11. Mixed prints – Mixing various print in sometimes surprising ways: florals, tropicals, geometrics, polka dots, psychedelics, modernism-inspired, even plaids.

12. Embellishments – Delicate, all, including ruffles, transparency and tulle.

13. Ethical fashion – Echoes of PETA here. No furs, no armadillos, no leather.

14. Fashion 2.0 – Incorporating streaming techniques that bring designer showcases and shows to the buyers and consumers in real time.

15. MObama – OK, so she wears ‘mom’ jeans, but everyone seems to notice, after all Michelle is The Mobama.

Each July, the Global Language Monitor ranks the Top Fashion Cities of the Year ranked by Internet presence in a global survey. In 2009, Milan upended New York after a five-year reign as the Top Fashion Capital followed by New York, Paris, Rome and London. Other top movers included Hong Kong and Sao Paulo, who broke into the Top 10, while Barcelona and Miami surged. In the ever-tightening battle for the Subcontinent Mumbai outdistanced Delhi, while Sydney further outdistanced Melbourne.

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Fashion

Kate Middleton Tops Gaga for Top Fashion Buzzword

The Annual Analysis by the Global Language Monitor

By: admin
Published: February 8th, 2011
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Austin, TX February 8, 2011 – Kate Middleton, the commoner set to marry Prince William in Westminster Abbey on April 29th who is having a most uncommon effect upon the world of fashion, was declared the Top Fashion Buzzword of the upcoming season by the Global Language Monitor (GLM). Knock-offs of Kate’s royal blue Issa dress that she wore to her engagement announcement, sold out on-line within hours.

Top Fashion Capitals here

Kate dethrones Lady Gaga, the enigmatic performance artist, nee Stefani Germanotta, who fell to No. 2. MObamna, Michelle Obama’s moniker as a fashion icon, moved back into the Top Ten after a lackluster 2010. Recently criticized for wearing an Alexander McQueen gown to a state dinner, MObama responded, “Look, women, wear what you love. That’s all I can say. That’s my motto.” This is the first time that three names broke into the top ten of GLM’s annual ranking.

Past Fashion Capitals here

Rounding out the top ten after Kate and Gaga were Sheer, Shirt Dresses, Sustainable Style, Articulated Platforms, MoBama, Stripes, and Monet Redux (flowers everywhere).

New York Fashion Week begins February 10th and kicks off the global calendar, immediately followed by London, Milan, and Paris.

“Fashion provides an oasis of personal expression to millions around the world in these sometimes troubling times,” said Bekka Payack, the Global Language Monitor’s Manhattan-based fashion correspondent. ”Accordingly, the upcoming season will provide women with an eclectic palette of globally influenced fashion choices.”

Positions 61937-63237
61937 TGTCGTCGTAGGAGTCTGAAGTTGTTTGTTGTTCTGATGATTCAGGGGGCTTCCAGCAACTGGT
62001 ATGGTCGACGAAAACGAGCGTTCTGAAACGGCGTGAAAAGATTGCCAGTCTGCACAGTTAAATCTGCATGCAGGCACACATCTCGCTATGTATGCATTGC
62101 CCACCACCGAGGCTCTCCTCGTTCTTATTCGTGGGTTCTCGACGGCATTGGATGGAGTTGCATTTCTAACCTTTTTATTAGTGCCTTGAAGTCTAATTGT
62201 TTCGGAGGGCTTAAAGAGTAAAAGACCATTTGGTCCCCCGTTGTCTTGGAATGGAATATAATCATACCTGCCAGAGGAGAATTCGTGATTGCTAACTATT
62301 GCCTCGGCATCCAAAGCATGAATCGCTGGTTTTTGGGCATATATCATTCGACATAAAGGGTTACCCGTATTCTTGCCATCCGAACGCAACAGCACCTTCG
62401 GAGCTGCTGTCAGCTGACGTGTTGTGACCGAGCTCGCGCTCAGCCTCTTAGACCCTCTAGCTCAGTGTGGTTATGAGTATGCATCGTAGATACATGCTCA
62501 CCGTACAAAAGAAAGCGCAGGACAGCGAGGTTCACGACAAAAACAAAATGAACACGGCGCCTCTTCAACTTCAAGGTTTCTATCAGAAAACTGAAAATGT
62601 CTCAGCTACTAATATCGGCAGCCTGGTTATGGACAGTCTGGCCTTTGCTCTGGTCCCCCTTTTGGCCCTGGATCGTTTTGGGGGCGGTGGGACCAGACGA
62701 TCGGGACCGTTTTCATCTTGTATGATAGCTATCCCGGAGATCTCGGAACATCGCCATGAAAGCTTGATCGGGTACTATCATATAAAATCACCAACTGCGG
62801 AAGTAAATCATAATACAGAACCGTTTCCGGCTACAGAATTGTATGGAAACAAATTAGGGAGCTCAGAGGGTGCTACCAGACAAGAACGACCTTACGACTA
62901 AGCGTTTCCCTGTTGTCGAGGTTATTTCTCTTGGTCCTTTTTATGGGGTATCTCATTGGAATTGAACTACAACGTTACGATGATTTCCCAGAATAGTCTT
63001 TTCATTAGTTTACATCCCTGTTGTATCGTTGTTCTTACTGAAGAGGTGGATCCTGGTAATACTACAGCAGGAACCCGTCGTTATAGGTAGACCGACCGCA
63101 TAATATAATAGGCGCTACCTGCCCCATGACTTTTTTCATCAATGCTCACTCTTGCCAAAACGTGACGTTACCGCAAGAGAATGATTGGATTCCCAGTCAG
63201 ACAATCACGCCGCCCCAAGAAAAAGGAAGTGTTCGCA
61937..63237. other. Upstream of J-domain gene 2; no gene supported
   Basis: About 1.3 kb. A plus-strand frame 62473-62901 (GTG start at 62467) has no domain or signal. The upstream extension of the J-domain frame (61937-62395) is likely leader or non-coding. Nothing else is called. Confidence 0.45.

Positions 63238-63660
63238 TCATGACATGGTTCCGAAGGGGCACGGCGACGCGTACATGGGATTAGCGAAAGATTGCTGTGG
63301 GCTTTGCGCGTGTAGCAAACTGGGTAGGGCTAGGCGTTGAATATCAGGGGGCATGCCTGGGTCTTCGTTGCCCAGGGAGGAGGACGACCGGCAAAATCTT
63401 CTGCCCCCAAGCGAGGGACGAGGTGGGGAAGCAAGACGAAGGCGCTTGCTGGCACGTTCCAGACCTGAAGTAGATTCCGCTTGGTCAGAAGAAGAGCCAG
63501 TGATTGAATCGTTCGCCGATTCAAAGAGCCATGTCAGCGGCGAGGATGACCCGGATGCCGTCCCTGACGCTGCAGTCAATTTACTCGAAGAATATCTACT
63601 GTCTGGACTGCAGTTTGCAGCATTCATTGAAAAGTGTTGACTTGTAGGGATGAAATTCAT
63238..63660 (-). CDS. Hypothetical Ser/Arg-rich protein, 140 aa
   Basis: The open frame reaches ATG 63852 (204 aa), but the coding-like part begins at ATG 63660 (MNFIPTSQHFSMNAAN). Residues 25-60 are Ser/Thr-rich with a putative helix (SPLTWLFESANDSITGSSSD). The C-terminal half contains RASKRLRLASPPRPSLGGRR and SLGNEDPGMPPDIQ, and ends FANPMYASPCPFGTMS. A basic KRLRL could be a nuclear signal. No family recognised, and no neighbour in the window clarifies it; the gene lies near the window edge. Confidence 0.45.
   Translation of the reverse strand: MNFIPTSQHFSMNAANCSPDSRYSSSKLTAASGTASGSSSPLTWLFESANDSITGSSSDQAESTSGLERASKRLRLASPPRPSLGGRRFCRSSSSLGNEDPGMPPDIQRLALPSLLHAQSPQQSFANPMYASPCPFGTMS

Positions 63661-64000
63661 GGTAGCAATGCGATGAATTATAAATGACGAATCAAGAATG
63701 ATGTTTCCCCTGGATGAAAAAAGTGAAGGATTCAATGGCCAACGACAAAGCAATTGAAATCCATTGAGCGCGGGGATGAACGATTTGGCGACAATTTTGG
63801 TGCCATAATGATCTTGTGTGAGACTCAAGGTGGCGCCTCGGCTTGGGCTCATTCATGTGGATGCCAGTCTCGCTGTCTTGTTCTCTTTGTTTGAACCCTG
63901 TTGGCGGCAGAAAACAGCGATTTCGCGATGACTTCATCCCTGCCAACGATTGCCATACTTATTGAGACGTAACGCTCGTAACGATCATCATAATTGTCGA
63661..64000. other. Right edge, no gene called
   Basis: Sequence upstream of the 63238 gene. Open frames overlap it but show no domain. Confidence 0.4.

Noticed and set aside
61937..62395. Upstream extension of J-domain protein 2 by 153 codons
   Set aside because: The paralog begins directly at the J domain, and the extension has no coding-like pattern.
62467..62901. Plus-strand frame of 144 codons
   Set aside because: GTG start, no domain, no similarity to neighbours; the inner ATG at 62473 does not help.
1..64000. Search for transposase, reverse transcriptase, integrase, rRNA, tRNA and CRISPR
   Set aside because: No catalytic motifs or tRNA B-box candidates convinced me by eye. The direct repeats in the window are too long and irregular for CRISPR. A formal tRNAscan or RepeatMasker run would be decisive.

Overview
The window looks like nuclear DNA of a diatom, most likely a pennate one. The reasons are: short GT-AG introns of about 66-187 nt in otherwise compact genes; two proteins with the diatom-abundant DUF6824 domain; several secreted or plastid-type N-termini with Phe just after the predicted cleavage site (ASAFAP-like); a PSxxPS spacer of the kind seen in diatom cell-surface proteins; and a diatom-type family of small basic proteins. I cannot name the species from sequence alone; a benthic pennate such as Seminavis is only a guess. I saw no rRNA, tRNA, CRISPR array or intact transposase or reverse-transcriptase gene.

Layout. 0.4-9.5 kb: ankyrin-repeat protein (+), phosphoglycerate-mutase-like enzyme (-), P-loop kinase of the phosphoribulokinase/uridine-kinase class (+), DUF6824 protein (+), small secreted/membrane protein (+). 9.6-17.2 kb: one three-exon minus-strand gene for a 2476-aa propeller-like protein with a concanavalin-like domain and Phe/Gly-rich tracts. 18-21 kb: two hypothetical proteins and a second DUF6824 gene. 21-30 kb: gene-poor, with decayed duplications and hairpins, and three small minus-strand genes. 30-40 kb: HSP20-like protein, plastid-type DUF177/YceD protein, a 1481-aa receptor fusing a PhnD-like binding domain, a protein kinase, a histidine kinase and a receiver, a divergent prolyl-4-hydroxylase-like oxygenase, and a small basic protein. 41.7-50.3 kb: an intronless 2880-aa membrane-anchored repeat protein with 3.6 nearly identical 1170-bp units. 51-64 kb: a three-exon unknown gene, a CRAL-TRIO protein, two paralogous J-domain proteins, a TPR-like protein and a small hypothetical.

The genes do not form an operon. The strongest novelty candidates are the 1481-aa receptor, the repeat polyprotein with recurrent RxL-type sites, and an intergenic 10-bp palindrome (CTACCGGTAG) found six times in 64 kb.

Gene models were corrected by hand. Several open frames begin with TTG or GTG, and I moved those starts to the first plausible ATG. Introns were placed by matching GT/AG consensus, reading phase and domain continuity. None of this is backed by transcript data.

The words were chosen from the global fashion media and nominated by key fashionistas from around the world. This exclusive ranking is based on GLM’s TrendTopper MediaBuzz technologies that track words and phrases in print and electronic media, on the Internet and throughout the blogosphere, now including social media. The words and phrases are tracked in relation to their frequency, contextual usage and appearance in global media outlets.

The Top Fashion Buzzwords with commentary follow:

  1. Kate Middleton – Kate dethrones Lady Gaga as the No. 1 fashion buzzword for the upcoming season, reaching a crescendo on the occasion of her April 29th wedding to Prince William.
  2. Lady Gaga – Gaga’s global influence continues unabated especially among her ever-growing legions of ‘little monsters’ (reportedly surpassing the 8,000,000 mark).
  3. Sheer – Translucent, transparent and transcendent again en vogue for the season.
  4. Shirt Dresses – From the Upper East Side to 6th Street in Austin to LaJolla, California shirt dresses are everywhere (and everywhen).
  5. Sustainable Style – Clothing make of recycled fabrics now entering the mainstream.
  6. Articulated Platforms – Move over Armadillos, platforms are taking on a life of their own, now to be found with every type of embellishments from McQueen inspired butterflys, to florals and feathers. What’s new? Flatforms.
  7. MoBama – Moving up the list again after a lackluster 2010.
  8. Stripes – Classic black and white stripes with striking mathematically inspired motifs.
  9. Flowers Everywhere – Monet redux: As if Monet updated his water lily meme to the 21st c. catwalk.
  10. Blocked Colors – Bright and bold, color blocks are ever so popular (and fashionable).
  11. Edun – Mrs. Bono’s (Ali Hewson) line of ethical couture gets a boost with the Louis Vuitton for Edun bag.
  12. White Shirts – Clean and crisp for a classic, say Aubrey Hepburn, look.